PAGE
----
"Coin collectors today consider the hobo nickel a numismatic treasure, a tribute to long-forgotten folk artists who often literally carved for their supper. The Buffalo nickel debuted in 1913, but it wasn’t until the Great Depression struck that hobo nickel carving reached its peak. During this period, buffalo nickels were the most common nickels in circulation.
"The sudden scarcity of jobs in the early 1930s forced a huge number of men to hit the road. Certainly some coins were carved to fill the idle hours. More importantly, a ‘knight of the road,’ with no regular source of income, could take one of these plentiful coins and turn it into a folk art piece, which could in turn be sold or traded for small favors such as a meal or shelter for a night.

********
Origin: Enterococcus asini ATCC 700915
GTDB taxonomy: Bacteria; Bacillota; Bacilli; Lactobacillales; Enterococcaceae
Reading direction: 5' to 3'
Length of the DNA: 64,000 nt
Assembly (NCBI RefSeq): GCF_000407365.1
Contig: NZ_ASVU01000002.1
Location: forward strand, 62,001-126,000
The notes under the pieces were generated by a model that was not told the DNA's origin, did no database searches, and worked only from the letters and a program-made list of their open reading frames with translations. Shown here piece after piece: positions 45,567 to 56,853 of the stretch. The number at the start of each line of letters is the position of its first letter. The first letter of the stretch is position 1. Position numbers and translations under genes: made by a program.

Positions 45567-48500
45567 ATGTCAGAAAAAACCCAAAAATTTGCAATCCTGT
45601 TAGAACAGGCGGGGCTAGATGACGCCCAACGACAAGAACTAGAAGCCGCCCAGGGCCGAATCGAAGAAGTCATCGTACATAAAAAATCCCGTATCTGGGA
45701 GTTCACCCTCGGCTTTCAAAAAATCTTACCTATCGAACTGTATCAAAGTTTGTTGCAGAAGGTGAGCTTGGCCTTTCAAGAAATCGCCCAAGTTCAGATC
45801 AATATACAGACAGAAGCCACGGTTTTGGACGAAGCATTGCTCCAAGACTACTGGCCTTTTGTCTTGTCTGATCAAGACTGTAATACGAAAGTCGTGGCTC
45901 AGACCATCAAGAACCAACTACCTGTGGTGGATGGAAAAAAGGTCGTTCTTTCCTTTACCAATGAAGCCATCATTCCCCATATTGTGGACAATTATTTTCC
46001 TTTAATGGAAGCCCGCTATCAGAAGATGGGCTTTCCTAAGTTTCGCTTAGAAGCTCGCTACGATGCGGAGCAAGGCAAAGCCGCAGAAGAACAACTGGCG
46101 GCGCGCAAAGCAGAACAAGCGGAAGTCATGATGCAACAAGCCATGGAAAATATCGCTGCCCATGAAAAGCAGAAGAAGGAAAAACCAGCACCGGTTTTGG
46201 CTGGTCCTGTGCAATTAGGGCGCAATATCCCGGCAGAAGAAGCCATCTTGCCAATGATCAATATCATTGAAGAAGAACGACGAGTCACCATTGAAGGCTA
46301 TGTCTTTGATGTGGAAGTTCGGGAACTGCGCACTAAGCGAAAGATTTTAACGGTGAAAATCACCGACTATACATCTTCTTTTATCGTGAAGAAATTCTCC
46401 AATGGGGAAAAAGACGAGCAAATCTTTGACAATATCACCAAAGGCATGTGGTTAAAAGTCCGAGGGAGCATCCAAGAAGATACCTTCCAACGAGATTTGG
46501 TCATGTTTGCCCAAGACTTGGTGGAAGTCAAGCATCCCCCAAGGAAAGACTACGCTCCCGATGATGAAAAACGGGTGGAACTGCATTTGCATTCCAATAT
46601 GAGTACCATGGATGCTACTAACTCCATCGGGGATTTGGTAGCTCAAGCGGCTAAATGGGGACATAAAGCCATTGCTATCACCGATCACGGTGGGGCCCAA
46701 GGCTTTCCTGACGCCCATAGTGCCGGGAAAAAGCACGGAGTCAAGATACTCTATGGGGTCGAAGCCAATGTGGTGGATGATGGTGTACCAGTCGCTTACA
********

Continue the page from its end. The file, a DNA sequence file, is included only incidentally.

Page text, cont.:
"The nickel was an ideal coin from which to fashion such a token. The large profile of the Indian on one side and the classic image of the very wide American bison that complemented it on the reverse side provided an adequately sized canvas for the wandering hobo artist to use. It was portable, and the nickel (a copper-nickel alloy) is the hardest U.S. coin in circulation, ideal for carving."
"Hobo Nickels", from Appalachian History.